Are you developing a macro-appetite for microlearning? I am! After all, “less is more” has been a powerful movement in design, architecture, and even lifestyles across decades now. Tiny houses are the latest craze in the U.S.’s quest to boil life down to its essence and to focus on what really matters. That mindset is precisely what makes for great training.
Giving people just what they need (when they need it) to be successful on the job keeps training lean and mean(ingful). In our last blog, we discussed how important it is for each micro-bite of learning to stand independently and to add value. Another factor for successful microlearning is keeping the bites novel, interesting and relevant. Just because it’s small, does not mean it’s automatically cool.
One accelerant fueling the microlearning trend is our changing workforce’s preferences. The millennials are used to navigating through life in micro-bites: see Twitter, snapchat, Yik Yak, etc. Even the Gen Xers can get on board with the minimalist approach. But not just any link will do. Without the captive environment of a classroom and the watchful eye of an instructor, getting traction for microlearning can be a challenge. Selection, packaging, distribution and relevance are even more critical in this space. One might say, “You are only as good as your last micro-bite.” The pressure is on to keep the quality high.
One key to cool chunks is mixing it up. Ted Talks are great, but by the third consecutive link, many audiences will opt out! Any number of resources and experiences can be used as microlearning. Consider articles, blogs, videos, self-assessments, partner practice assignments, self-reflective practices, manager coaching assignments, podcasts, video diaries, and more. We know attention spans are short, so the novelty of each microlearning bite crossing a professional’s desk or device can be the difference between “develop” and “delete.”
Speaking of devices, another cool factor of microlearning is how portable it is. Learning bites can easily be delivered, viewed and completed on any device, but are especially well-suited for mobile platforms. Traditional e-learning, on the other hand, often struggles to make the leap to tablets and smart phones, where real estate is limited and formatting can be a challenge. The tremendous potential for mobile learning can be seen in Ambient Insight’s market research that predicts the worldwide market for mobile learning will grow at an annual rate of over 36 percent through 2020. This mobile trend in microlearning helps put the training in employees’ hands when and where they need it most.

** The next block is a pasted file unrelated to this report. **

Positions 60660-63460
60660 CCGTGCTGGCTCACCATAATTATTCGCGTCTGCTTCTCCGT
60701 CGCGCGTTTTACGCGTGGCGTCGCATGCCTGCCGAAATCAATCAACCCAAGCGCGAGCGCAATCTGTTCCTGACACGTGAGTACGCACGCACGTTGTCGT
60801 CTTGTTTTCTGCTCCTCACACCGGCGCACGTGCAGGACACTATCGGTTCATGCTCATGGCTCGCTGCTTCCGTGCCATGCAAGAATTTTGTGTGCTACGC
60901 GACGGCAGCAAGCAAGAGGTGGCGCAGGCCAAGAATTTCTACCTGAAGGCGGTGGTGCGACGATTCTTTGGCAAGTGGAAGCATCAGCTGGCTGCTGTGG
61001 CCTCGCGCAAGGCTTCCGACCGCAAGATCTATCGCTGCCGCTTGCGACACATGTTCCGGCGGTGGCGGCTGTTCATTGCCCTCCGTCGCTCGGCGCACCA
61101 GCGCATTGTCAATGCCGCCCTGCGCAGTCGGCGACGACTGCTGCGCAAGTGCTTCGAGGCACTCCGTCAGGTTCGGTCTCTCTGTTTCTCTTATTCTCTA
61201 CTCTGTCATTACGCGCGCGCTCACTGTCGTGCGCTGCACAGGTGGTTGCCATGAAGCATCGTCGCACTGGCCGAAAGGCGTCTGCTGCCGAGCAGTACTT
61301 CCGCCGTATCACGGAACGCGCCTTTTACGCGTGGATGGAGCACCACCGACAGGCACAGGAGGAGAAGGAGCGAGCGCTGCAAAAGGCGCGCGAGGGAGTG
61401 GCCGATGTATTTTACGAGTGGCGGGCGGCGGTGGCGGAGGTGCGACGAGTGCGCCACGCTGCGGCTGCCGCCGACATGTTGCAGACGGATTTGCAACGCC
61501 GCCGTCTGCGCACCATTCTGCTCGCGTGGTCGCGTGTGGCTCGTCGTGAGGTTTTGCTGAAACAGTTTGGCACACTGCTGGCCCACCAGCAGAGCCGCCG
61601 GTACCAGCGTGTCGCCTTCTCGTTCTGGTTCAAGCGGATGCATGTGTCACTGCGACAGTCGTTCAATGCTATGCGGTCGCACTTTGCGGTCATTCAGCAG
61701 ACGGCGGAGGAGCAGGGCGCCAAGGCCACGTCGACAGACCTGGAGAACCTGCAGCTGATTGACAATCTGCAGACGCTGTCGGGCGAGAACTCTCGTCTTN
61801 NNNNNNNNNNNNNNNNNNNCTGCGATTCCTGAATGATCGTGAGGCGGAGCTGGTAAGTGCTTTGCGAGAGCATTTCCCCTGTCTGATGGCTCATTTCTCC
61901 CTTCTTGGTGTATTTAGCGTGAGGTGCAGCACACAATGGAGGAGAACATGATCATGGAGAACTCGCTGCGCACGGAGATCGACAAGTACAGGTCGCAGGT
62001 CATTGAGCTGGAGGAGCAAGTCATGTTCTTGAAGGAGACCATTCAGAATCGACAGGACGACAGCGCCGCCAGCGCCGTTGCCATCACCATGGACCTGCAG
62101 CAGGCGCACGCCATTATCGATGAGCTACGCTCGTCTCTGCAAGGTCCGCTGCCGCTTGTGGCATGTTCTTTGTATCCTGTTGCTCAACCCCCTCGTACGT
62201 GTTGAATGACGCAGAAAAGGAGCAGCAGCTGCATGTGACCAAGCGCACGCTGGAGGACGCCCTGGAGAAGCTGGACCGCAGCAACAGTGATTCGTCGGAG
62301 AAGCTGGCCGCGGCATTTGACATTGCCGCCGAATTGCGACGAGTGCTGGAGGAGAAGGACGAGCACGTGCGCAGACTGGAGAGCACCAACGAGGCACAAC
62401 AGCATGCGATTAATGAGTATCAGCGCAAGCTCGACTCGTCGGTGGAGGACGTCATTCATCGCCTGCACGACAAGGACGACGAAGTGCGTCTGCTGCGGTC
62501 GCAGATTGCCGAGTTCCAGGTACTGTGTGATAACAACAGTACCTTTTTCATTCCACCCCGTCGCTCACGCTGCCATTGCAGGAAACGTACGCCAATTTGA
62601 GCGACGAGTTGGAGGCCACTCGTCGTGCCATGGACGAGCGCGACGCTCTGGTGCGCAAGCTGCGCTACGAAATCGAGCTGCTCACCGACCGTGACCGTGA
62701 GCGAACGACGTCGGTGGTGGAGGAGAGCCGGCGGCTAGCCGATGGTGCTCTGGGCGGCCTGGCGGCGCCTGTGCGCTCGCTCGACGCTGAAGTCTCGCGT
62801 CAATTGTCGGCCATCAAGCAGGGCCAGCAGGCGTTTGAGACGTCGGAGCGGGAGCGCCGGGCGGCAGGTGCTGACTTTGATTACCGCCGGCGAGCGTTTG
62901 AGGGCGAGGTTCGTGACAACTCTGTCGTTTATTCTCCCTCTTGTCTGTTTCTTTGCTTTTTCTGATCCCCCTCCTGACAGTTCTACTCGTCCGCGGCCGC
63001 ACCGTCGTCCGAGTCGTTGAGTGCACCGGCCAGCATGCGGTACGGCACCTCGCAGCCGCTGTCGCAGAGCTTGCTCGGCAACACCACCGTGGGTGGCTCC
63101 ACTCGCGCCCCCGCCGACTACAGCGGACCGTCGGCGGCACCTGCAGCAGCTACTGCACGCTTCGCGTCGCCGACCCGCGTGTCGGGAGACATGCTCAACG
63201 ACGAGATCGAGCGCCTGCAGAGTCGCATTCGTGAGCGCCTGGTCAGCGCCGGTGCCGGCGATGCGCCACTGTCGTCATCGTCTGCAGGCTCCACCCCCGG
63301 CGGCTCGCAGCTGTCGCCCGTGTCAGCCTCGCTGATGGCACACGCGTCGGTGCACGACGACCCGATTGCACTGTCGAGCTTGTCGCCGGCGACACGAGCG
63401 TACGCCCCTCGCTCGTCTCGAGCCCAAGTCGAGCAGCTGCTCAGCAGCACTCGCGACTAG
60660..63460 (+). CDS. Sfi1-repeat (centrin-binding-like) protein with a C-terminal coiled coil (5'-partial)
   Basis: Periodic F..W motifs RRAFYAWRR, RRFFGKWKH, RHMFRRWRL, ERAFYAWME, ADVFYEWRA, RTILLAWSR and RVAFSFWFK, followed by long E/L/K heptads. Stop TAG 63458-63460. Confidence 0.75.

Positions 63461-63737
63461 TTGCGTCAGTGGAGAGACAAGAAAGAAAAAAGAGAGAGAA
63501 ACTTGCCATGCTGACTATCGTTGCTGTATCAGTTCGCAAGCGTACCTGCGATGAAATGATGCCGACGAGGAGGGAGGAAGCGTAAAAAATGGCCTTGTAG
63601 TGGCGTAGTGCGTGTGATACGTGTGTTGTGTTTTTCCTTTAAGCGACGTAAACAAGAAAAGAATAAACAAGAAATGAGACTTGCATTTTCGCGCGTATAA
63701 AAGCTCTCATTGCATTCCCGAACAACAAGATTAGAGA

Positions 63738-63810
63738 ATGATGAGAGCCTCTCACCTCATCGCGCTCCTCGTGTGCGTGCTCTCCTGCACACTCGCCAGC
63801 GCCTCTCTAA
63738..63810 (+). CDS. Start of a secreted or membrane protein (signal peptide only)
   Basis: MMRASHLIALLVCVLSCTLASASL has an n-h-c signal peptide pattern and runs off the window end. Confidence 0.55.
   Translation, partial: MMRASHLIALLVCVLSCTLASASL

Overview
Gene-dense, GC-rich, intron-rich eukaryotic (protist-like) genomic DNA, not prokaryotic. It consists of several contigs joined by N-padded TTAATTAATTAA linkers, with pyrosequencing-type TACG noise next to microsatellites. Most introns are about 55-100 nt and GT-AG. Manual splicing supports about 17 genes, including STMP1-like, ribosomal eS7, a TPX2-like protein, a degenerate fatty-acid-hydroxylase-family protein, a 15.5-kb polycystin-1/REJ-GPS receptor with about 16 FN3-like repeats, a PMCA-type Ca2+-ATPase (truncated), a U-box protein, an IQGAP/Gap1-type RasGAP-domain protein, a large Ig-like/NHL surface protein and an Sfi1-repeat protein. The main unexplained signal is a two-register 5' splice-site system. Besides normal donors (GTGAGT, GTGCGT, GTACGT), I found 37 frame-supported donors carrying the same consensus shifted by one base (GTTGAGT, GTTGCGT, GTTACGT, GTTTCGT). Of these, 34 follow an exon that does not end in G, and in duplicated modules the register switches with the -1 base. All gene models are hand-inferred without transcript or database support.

One more cool factor to mention is the importance of keeping it real. Reality TV and cell phone video footage have changed the way people view the small screen. Gone are the expectations of production-quality training videos. Professionals want to see things as they really are, managed by actual employees rather than well-paid actors. For instance, want to drive home a point about how to sell a new product to a customer? Record a live sales meeting. Send out the video with an assignment to analyze what went well and what could be improved and review your analysis with your manager for feedback. Now, that’s some cool microlearning: real, interesting, relevant.
You might be thinking, good grief, what does the learner do with all these individual learning pieces: how do they access them and how do they fit together to form a cohesive picture? You are not alone in these wonderments. In fact, they sound like a great topic for our next blog! See you then.
Did you miss part one? You can find it here.